2 2 b h
3 3 c h
3 3 d h
4 4 c h
4 4 d h
5 5 e h
5 5 f h
6 6 e h
6 6 e h
7 7 a h
7 7 c h
8 8 b h
8 8 f h
9 9 a h
9 9 e h
10 10 e h
10 10 b h
11 11 g h
11 11 g h
1 14 a h
1 14 b h
1 14 c h
1 14 d h
1 14 e h
1 14 f h
14 14 g h
14 14 g h
14 14 g h
15 15 a b
15 15 a b
15 30 a h
30 30 a h
28 30 a h

1 1 h
1 1 b
2 2 h
2 2 b
3 3 c
3 3 h
4 4 c
4 4 h
5 5 e
5 5 h
6 6 e
6 6 h
7 7 h
7 7 c
8 8 b
8 8 h
9 9 h
9 9 e
10 10 e
10 10 b
11 11 g
11 11 h
1 14 a
1 14 -
1 14 -
1 14 d
1 14 -
1 14 f
14 14 g
14 14 h
14 14 -
15 15 a
15 15 b
15 30 -
30 30 a
28 30 h```
There are more where that came from!

I'm currently working on a stack based scheme that mimmicks recursion, but I know it's going to be slow (plus I can't get it to work anyway).

9. ## Something else that doesn't work

I just wrote a function that goes through all permutations of computers. For each permutation, it schedules as many jobs as possible on the first computer, then as many of the remaining jobs as possible on the next computer, etc. At the end, it compares which permutation scheduled the most jobs, and goes with that schedule.

Doesn't work.

At least not with the data ordered by end time....

10. Code:
```1:  for each task in list:
2:     for each computer in task availability list:
3:         place task in computer if possible.
4:     if task not placed yet
5:         for each computer in task availabilty list
6:            place conflicting tasks into a queue and place task in this
7:                     computer;
8:            continue until queue is empty or no push possible
9:                 push top of queue into first available comp or if no
10:                    available comp, then
11:                repeat by pushing onto a new comp and adding
12:                    conflictions to queue
13:           if queue is empty then successful, move onto next task```
PJ, could you walk me through using your algorithim with, say, the first or the second simple test case? I'm not sure if I'm following you, especially after line 8.

11. If you can rewrite your recursive solution using tail recursion, then turning the recursive solution into an iterative solution shouldn't be too hard (and should be faster). I find it easier when you mimic the stack frame using a stack ADT - so you would put all your locals and recursive function parameters into a struct and push/pop that struct..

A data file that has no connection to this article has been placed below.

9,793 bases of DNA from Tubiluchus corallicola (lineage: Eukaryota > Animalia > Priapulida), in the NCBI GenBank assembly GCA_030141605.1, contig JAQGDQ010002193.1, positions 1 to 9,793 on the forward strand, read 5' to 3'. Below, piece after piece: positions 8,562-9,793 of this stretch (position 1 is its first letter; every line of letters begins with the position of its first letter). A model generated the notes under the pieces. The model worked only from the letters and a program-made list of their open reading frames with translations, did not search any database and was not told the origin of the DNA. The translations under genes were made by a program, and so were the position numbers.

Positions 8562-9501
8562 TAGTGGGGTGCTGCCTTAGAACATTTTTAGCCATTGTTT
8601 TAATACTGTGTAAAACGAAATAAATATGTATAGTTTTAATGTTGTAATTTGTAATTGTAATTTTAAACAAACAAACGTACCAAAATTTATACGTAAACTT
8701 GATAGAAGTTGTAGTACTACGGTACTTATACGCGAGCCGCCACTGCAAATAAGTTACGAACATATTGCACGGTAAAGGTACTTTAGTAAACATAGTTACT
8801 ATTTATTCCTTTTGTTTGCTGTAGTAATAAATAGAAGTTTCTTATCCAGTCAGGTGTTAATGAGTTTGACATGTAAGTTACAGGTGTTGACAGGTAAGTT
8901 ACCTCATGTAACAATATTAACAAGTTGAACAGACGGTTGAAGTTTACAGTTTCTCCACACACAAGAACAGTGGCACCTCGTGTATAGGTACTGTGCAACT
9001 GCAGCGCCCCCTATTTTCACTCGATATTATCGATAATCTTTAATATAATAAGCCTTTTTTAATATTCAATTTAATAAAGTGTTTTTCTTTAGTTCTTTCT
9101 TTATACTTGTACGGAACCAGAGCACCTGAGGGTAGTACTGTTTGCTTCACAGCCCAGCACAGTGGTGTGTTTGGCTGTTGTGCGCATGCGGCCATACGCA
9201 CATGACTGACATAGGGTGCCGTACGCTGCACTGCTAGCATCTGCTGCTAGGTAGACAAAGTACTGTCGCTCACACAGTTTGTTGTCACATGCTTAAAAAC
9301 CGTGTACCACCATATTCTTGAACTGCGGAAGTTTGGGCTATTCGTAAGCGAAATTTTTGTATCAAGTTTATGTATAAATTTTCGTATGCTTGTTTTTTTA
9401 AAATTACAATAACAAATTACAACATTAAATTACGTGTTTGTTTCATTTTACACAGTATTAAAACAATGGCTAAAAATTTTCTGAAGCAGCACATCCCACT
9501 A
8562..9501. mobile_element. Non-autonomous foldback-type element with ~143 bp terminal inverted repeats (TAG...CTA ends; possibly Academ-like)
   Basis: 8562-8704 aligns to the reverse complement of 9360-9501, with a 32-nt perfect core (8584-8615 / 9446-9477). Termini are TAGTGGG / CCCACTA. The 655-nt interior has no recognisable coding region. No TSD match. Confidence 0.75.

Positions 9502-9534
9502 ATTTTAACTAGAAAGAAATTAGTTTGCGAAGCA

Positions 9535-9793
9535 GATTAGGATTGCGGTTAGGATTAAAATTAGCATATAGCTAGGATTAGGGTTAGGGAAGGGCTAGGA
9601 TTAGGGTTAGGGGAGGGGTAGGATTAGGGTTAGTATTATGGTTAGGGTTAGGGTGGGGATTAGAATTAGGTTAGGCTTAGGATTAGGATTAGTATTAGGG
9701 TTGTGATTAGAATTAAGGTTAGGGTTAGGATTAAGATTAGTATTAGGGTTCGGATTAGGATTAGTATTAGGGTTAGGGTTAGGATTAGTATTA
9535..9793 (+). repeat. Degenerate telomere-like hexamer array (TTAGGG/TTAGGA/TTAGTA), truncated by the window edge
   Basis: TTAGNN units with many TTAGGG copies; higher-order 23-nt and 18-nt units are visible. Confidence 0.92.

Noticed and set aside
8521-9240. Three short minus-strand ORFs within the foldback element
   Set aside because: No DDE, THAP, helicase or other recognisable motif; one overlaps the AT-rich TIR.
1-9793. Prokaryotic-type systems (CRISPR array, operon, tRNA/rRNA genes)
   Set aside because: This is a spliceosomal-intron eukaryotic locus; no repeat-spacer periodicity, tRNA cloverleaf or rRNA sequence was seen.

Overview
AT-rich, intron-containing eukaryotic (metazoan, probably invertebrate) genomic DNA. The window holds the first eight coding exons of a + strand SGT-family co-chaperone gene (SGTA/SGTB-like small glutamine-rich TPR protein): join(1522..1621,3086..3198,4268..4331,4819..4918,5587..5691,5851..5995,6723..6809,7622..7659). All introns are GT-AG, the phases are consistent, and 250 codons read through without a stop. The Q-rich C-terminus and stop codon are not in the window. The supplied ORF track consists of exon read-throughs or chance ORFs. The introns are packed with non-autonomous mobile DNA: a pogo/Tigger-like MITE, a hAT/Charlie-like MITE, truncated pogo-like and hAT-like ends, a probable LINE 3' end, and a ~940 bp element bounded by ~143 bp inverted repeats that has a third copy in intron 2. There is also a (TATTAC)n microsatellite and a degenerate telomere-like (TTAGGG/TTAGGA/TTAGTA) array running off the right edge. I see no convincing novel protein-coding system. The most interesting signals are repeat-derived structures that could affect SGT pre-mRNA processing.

Code:
```//prime the pump
push initial locals

WHILE stack not empty
//this is our "recursive" entry point, peek the TOS to get locals
...
//to mimic a recursive call, push and continue
...
//to mimic a "return", pop and continue
ENDWHILE```
But alas, you probabably knew this. Have you tried coming up with a tail recursive solution?

gg

12. Codeplug, you're on the exact same page as I am...I began that process last night, but it is something I hadn't done before. With the way my code was coming, it seemed like I was doing a breadth traversal of the tree, rather than a depth traversal. Depth is much more desireable, since we can utilize branching and bounding techniques to get rid of bad solutions.

I don't believe the recursive fuction can be written with tail recursion, as it is called (# of computers + 1) times within each recursive call. Thus, there will be operations/code/whatever after the recursive calls.

I have posted my recursive code up there somewhere ( I think I took out my bounding functions ). Would you be willing to get me started on the stack based implementation - either with some hints or pseudo code, or something? I understand the concept fully, in that I wish to imitate the recursive stack frame and the recursive function's activation records, but I'm not able to make the leap to a working solution. I've written up some code that is really messy....and it certainly doesn't work.

Thanks!